Because of the requirement to participate in order to achieve status within an alternative culture movement, and social capital is accumulated by manner of being at events, wearing the right clothes, and buying/enjoying the right products, in order to become independently significant within a crowd, a significant amount of sacrifice must be made. Dedication to the movement comes at a cost of time, energy, and money. Events are rarely free, and subculture requires that we dress appropriately when attending them. If we want to be recognised by our peers as part of an alternative scene, we must look right and be in the right places. We need to also know about the right things, and have a conversational back catalogue that allows us to take part in the social interactions that revolve around the scene.
Showing our face in the right clothes and at the right time and place is all a lot of work, and for those who take their artistic direction seriously, for many it is worth it. Finding a place within a subculture is rewarding for many reasons. Not only does it help an individual to feel validated in their reluctance or inability to conform to the demands of normal culture, but it also provides a way of channelling unwanted emotional energy into something that can be sociable and fun. Finding a place within a safe artistic community or alternative subculture is a healthy alternative to many other forms of coping mechanism to deal with the pressures of life in the modern world.
The paradox perhaps is in the creation of art and material for the subculture to draw from, a person has to work hard and for long hours, with very little return. This results in good thought-out and relevant products with real subcultural value, but come at the cost of social time on the scene. The knowledge required to put together media of any kind is substantial, and for artists and media producers, the time taken to master and hone their creativity into something of real significance is another form of sacrifice, and one that doesn't have the same social rewards as spending that time in the scene, participating in the art that others have created.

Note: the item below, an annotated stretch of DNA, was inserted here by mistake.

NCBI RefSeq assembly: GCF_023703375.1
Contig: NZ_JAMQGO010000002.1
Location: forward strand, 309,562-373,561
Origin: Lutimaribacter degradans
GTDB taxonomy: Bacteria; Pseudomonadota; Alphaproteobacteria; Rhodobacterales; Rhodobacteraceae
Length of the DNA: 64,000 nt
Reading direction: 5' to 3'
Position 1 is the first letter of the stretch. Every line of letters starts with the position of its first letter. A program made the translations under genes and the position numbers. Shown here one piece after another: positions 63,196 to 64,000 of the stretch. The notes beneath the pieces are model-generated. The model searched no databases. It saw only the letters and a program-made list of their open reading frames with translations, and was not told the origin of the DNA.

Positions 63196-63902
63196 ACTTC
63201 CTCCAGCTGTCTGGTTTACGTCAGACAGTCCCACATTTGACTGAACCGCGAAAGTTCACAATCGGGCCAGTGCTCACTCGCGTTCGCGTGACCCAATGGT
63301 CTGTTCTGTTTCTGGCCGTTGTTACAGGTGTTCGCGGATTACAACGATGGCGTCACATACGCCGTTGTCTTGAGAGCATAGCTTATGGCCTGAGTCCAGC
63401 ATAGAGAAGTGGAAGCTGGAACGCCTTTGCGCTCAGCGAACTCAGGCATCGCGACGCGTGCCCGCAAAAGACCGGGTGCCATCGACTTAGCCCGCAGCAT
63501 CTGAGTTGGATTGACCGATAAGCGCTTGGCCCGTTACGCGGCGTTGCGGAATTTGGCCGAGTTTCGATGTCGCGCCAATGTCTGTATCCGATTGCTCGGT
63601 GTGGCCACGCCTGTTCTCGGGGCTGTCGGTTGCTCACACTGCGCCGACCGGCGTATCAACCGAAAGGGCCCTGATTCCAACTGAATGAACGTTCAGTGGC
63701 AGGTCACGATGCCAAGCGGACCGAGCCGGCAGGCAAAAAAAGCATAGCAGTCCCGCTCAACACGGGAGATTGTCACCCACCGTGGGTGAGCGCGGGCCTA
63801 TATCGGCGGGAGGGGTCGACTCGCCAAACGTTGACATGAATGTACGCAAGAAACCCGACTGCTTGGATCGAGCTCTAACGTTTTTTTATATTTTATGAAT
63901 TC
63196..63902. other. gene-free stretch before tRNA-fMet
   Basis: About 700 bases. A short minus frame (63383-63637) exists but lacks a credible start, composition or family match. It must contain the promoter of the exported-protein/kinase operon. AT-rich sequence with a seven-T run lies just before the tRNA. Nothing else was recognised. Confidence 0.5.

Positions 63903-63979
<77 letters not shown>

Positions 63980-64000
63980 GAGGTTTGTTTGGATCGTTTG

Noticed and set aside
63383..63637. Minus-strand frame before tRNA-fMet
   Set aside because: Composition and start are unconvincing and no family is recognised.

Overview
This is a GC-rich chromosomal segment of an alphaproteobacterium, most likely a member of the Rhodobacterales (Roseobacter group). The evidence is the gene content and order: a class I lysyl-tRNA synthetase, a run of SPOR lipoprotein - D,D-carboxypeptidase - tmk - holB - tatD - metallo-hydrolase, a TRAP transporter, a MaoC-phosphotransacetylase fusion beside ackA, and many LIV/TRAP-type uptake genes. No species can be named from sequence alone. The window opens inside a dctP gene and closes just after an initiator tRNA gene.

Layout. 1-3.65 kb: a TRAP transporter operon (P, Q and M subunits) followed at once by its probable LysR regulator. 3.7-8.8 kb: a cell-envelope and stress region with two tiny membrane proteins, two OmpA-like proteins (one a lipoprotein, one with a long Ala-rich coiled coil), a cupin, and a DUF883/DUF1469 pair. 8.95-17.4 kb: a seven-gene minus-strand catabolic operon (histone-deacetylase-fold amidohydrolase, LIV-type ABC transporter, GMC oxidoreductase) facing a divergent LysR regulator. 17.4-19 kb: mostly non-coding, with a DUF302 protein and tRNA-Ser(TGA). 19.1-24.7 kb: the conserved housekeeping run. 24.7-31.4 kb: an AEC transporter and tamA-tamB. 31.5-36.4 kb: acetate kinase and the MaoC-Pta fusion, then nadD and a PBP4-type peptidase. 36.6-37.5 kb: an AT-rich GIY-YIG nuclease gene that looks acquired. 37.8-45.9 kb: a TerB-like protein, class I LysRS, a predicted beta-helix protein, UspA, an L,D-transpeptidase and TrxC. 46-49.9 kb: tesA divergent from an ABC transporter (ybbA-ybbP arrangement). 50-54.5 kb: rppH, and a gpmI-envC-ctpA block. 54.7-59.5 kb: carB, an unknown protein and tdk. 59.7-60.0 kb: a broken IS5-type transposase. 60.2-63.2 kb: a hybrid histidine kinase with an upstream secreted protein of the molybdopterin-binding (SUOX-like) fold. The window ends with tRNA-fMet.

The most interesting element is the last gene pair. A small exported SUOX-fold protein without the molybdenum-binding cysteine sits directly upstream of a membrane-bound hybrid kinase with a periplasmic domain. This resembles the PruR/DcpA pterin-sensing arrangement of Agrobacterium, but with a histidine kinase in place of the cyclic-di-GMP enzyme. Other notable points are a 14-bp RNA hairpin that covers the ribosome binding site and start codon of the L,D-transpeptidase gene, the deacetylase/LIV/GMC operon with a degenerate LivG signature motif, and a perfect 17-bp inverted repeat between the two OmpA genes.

The almost geek status of the cultural creatives who take their time to produce literature and media, albums and films, means that these people find it difficult to relate directly with those who they're creating for. Almost a separate mindset to the scene participants, finding the methods and routines for the creation of art requires a professional and self validating, headstrong mentality that doesn't necessarily correlate to the group mentality found in crowds of like-minded appreciators. In the journey from appreciator to creator, at some point the artist must sacrifice appreciation directly for the indirect approach of adding to what is there to be enjoyed. This takes time to get right and to establish, and during this process the social capital dwindles as they work on their creations and techniques.
Finding a balance between being in the scene and creating for it needs to happen, and eventually an artist will rediscover the social side to their work, once it reaches a level that allows them to go to events as the artist and not the geeky fan. Of course, this is hypothetical, and it's known that many contributors to the subcultural scene are reclusive while working, but very outgoing on their time off. In the beginning, however, artists don't get a great deal of time off as their projects and creativity require a lot of attention and work in order to achieve the right standards required to make a noise in any scene.
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